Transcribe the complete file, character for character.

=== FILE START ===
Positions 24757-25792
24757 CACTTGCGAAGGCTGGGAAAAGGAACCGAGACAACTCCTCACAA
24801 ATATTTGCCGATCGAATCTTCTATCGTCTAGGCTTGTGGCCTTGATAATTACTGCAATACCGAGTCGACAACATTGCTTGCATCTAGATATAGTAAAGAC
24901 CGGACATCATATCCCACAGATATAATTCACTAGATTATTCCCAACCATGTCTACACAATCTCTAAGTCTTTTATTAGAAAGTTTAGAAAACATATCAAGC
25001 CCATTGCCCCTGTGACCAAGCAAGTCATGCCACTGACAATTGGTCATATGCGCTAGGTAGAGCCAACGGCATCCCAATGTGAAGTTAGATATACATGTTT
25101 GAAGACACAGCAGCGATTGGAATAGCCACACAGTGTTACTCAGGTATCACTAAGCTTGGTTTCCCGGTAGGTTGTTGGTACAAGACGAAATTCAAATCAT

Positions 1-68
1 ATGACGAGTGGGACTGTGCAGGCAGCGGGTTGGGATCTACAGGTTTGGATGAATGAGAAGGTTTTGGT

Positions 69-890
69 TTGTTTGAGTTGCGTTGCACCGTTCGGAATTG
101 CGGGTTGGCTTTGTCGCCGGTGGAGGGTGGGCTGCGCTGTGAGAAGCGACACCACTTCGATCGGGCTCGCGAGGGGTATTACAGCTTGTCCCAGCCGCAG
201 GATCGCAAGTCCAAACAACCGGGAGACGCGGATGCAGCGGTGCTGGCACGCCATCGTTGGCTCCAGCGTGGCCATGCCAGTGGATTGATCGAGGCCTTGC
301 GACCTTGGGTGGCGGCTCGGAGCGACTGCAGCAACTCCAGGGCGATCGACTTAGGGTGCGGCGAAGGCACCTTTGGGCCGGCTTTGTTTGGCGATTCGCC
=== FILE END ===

Positions 24757-25792
24757 CACTTGCGAAGGCTGGGAAAAGGAACCGAGACAACTCCTCACAA
24801 ATATTTGCCGATCGAATCTTCTATCGTCTAGGCTTGTGGCCTTGATAATTACTGCAATACCGAGTCGACAACATTGCTTGCATCTAGATATAGTAAAGAC
24901 CGGACATCATATCCCACAGATATAATTCACTAGATTATTCCCAACCATGTCTACACAATCTCTAAGTCTTTTATTAGAAAGTTTAGAAAACATATCAAGC
25001 CCATTGCCCCTGTGACCAAGCAAGTCATGCCACTGACAATTGGTCATATGCGCTAGGTAGAGCCAACGGCATCCCAATGTGAAGTTAGATATACATGTTT
25101 GAAGACACAGCAGCGATTGGAATAGCCACACAGTGTTACTCAGGTATCACTAAGCTTGGTTTCCCGGTAGGTTGTTGGTACAAGACGAAATTCAAATCAT

Positions 1-68
1 ATGACGAGTGGGACTGTGCAGGCAGCGGGTTGGGATCTACAGGTTTGGATGAATGAGAAGGTTTTGGT

Positions 69-890
69 TTGTTTGAGTTGCGTTGCACCGTTCGGAATTG
101 CGGGTTGGCTTTGTCGCCGGTGGAGGGTGGGCTGCGCTGTGAGAAGCGACACCACTTCGATCGGGCTCGCGAGGGGTATTACAGCTTGTCCCAGCCGCAG
201 GATCGCAAGTCCAAACAACCGGGAGACGCGGATGCAGCGGTGCTGGCACGCCATCGTTGGCTCCAGCGTGGCCATGCCAGTGGATTGATCGAGGCCTTGC
301 GACCTTGGGTGGCGGCTCGGAGCGACTGCAGCAACTCCAGGGCGATCGACTTAGGGTGCGGCGAAGGCACCTTTGGGCCGGCTTTGTTTGGCGATTCGCC